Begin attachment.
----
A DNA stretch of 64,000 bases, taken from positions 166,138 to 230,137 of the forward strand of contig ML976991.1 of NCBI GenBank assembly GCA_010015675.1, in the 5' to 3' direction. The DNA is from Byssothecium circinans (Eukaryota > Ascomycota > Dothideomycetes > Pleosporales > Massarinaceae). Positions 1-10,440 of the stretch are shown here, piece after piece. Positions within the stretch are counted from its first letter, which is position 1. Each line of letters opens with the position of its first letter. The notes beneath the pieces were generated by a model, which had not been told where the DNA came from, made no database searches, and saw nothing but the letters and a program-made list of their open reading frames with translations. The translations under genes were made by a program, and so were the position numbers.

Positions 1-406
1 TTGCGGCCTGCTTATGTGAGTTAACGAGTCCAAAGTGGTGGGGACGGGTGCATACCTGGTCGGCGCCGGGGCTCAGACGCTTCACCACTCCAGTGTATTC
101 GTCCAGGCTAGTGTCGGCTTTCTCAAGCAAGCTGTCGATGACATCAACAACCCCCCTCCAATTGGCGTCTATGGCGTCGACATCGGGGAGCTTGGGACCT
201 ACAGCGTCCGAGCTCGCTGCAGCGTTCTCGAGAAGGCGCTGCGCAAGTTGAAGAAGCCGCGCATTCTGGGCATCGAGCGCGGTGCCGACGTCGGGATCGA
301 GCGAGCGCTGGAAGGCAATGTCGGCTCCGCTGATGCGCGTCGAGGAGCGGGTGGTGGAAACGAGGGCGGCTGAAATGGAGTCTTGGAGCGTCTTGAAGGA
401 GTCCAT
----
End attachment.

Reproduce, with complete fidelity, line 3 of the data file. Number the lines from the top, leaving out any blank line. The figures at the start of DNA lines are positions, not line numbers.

1 TTGCGGCCTGCTTATGTGAGTTAACGAGTCCAAAGTGGTGGGGACGGGTGCATACCTGGTCGGCGCCGGGGCTCAGACGCTTCACCACTCCAGTGTATTC